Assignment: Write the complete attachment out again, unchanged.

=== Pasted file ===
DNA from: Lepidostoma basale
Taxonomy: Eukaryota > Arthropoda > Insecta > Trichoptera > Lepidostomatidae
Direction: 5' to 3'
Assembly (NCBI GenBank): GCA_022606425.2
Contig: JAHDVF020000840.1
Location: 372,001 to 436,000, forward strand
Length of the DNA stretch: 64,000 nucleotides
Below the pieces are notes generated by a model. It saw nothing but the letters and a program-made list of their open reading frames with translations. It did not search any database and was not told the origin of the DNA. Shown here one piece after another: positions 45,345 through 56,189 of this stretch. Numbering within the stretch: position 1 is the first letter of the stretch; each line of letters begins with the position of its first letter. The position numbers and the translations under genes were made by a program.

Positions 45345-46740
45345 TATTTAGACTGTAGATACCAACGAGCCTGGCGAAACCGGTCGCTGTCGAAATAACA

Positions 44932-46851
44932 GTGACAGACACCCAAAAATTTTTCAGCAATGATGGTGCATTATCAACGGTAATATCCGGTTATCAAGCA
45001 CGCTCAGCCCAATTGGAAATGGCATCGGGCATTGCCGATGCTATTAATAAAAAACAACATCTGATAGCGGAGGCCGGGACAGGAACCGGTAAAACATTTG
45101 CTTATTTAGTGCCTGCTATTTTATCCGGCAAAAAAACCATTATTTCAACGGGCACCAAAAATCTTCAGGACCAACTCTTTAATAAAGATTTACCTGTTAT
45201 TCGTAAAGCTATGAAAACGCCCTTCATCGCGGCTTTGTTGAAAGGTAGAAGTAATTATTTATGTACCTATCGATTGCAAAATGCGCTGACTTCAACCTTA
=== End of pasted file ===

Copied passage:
DNA from: Lepidostoma basale
Taxonomy: Eukaryota > Arthropoda > Insecta > Trichoptera > Lepidostomatidae
Direction: 5' to 3'
Assembly (NCBI GenBank): GCA_022606425.2
Contig: JAHDVF020000840.1
Location: 372,001 to 436,000, forward strand
Length of the DNA stretch: 64,000 nucleotides
Below the pieces are notes generated by a model. It saw nothing but the letters and a program-made list of their open reading frames with translations. It did not search any database and was not told the origin of the DNA. Shown here one piece after another: positions 45,345 through 56,189 of this stretch. Numbering within the stretch: position 1 is the first letter of the stretch; each line of letters begins with the position of its first letter. The position numbers and the translations under genes were made by a program.

Positions 45345-46740
45345 TATTTAGACTGTAGATACCAACGAGCCTGGCGAAACCGGTCGCTGTCGAAATAACA

Positions 44932-46851
44932 GTGACAGACACCCAAAAATTTTTCAGCAATGATGGTGCATTATCAACGGTAATATCCGGTTATCAAGCA
45001 CGCTCAGCCCAATTGGAAATGGCATCGGGCATTGCCGATGCTATTAATAAAAAACAACATCTGATAGCGGAGGCCGGGACAGGAACCGGTAAAACATTTG
45101 CTTATTTAGTGCCTGCTATTTTATCCGGCAAAAAAACCATTATTTCAACGGGCACCAAAAATCTTCAGGACCAACTCTTTAATAAAGATTTACCTGTTAT
45201 TCGTAAAGCTATGAAAACGCCCTTCATCGCGGCTTTGTTGAAAGGTAGAAGTAATTATTTATGTACCTATCGATTGCAAAATGCGCTGACTTCAACCTTA